Moskowitz Foundation “He Who Has Saved One Life,
It Is As If He Has Saved The World”
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The Irving Moskowitz Foundation is a charitable, non-profit foundation dedicated to improving and enriching the lives of people based on the precept, 'He who has saved one life, it is as if he has saved the world.'

The Moskowitz Foundation was established in 1968 by Dr. Irving Moskowitz to help people in need regardless of race, creed, politics or religion.

One of the Foundation's principal beneficiaries is The City of Hawaiian Gardens, California where the Foundation operates a state-legislated Bingo Club. Dr. Moskowitz believes that by concentrating many efforts in one small community, a significant benefit will be felt by all.

In the City of Hawaiian Gardens, proceeds from the Bingo Club benefit the residents of the city through social action organizations such as Head Start and The United Community Group, and through the Foundation's direct support of the Hawaiian Gardens Food Bank, children's athletic programs, scholarship awards, health care programs, and educational initiatives. The Bingo Club has also played a role in revitalizing the Hawaiian Gardens community.

Numerous organizations in Israel also benefit from The Moskowitz Foundation's charitable support. The loss of many of Dr. Moskowitz's relatives during the Holocaust strengthened his conviction that Israel must be maintained as a safehaven for Jewish people from all over the world. In Israel, the Foundation supports a wide array of religious, educational, cultural and emergency services organizations. Its many projects range from restoring an architecturally significant synagogue to providing "dream trips" for adolescent cancer patients to funding the construction of university student housing.

The Irving Moskowitz Foundation also recognizes the need to help alleviate suffering when crisis arise throughout the world. The Foundation is always proud to support and contribute to the many different relief efforts such as: The 1998 Hurricane Mitch devastation in Central America, the Kosovo relief crisis and the devastating earthquake in Turkey, all taking place in 1999, the New York State World Trade Center Relief Fund in 2001 when tragedy occurred in New York City. Large donations were also made to the American Red Cross to help aid and give relief to: the victims of the 2003 massive wild fires in California, the Tsunami disaster that hit Indonesia, Sri Lanka, India and Thailand in 2004, Hurricane Katrina victims in New Orleans and Louisiana in 2005, the China disasters of 2008, the Haiti earthquake of 2010, and most recently; the earthquake in Japan 2011; the hurricane Sandy in 2012, and the tornado that struck Moore, Oklahoma in 2013; also a large donation made to the Philippines Relief Disaster, received by the Red Cross Organization for the devastation left by the Super Typhoon Haiyan in 2013.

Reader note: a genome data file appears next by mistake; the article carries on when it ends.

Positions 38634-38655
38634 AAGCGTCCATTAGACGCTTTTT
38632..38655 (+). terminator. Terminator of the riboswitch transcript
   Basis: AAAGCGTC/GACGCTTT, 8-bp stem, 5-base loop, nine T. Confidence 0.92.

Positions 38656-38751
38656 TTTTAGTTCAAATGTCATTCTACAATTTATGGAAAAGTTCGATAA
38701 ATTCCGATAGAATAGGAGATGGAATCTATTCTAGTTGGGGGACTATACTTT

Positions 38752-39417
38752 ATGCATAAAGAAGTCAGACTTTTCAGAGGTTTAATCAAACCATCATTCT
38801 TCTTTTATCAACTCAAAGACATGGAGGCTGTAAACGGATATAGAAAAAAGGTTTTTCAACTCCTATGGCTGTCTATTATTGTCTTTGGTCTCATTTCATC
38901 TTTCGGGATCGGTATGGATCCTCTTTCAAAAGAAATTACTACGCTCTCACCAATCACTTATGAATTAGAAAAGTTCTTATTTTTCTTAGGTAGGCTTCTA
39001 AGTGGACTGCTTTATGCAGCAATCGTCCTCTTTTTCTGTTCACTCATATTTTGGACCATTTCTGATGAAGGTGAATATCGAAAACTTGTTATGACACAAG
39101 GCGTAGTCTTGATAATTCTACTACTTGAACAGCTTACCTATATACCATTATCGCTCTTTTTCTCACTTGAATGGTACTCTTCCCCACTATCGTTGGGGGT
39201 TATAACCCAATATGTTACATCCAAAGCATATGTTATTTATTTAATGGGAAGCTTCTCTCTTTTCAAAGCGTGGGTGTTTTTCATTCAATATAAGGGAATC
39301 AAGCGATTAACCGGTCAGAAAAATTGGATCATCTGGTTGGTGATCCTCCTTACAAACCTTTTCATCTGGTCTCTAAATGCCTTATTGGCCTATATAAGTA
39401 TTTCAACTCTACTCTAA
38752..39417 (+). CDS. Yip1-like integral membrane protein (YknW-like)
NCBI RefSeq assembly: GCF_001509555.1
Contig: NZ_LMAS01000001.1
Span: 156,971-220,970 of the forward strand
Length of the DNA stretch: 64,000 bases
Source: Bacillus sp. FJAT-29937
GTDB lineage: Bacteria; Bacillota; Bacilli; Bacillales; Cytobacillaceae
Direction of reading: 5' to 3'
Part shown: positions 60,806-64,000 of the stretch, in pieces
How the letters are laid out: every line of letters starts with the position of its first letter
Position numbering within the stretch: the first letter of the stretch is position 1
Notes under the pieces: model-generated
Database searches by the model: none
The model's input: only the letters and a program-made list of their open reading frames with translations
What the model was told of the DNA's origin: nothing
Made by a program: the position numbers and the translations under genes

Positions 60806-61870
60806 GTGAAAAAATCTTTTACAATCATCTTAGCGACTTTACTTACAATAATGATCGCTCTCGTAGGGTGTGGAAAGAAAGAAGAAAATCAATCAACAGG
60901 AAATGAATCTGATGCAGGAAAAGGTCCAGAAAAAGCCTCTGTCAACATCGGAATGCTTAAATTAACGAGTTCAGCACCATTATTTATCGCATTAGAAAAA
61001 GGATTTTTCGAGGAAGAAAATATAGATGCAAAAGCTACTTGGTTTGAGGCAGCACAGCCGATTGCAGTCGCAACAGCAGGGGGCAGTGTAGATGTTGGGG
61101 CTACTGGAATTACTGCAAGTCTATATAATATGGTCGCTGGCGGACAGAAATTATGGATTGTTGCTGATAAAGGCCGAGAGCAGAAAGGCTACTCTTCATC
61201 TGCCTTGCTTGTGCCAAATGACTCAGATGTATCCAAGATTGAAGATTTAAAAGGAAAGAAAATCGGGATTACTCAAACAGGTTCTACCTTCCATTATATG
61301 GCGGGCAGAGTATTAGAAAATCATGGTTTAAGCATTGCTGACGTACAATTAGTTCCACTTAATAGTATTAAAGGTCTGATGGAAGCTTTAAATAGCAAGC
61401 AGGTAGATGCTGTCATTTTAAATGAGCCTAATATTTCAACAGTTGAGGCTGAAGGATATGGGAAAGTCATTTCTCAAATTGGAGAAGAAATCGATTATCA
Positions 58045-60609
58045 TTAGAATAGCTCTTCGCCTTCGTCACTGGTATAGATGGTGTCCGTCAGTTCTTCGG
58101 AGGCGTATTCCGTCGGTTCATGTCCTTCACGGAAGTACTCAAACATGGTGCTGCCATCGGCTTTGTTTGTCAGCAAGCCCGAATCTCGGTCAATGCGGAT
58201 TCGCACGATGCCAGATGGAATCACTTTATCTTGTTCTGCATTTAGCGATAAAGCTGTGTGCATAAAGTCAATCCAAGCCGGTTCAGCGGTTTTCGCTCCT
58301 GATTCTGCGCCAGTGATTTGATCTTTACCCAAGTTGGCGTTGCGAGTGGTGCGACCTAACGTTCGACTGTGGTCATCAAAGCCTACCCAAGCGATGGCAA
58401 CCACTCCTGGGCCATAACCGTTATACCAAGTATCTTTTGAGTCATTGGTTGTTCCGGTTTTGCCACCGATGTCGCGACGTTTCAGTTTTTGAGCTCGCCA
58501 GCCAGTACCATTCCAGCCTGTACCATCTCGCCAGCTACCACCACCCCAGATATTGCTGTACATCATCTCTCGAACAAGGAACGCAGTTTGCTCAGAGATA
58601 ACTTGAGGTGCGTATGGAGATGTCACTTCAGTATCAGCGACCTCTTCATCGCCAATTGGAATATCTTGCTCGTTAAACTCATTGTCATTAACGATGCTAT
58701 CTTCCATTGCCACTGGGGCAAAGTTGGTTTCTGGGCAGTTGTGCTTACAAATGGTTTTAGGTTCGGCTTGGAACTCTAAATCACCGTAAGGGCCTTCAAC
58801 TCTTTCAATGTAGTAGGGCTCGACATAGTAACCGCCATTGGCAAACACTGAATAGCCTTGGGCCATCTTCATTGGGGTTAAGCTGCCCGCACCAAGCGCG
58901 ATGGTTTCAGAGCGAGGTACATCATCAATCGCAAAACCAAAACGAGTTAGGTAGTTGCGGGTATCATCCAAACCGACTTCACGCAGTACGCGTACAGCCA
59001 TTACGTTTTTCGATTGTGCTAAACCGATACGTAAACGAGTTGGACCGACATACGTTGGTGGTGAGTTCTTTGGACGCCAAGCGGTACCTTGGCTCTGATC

Most recently, the Moskowitz Foundation has provided relief efforts for several extremely devastating natural disasters in the United States. In 2016, the floods in Louisana and the wildfires that blazed throughout California, the Moskowitz Foundation was more than happy to assist where they could. The devastation both areas felt was extensive, with many people losing their homes and without a source of clean water or food. The Moskowitz Foundation provided timely assistance to help in the recovery. When Hurricane Harvey, in 2017, laid ruin throughout Texas and surrounding areas, the Moskowitz Foundation provided aid and relief in the means of donations to the Red Cross and other local organizations to help people get back on their feet. "Providing this aid and relief is the right thing to do when a natural disaster of this level occurs," Chera Moskowitz said. Again, in 2018 with the Carr Fire in Northern California and Hurricane Florence laying a path of destruction through Florida and the Carolinas, the Moskowitz Foundation was one of the first organizations to step up and provide much-needed relief to people fleeing their homes and businesses. The Moskowitz Foundation is always ready to provide much-needed assistance and support when a natural disaster disrupts the lives of many throughout the world.


Irving Moskowitz

Set your priorities in life and faithfully follow them, always observing and reassessing your path." Dr. Irving Moskowitz's lifetime of accomplishments is a testament to his adherence to this doctrine.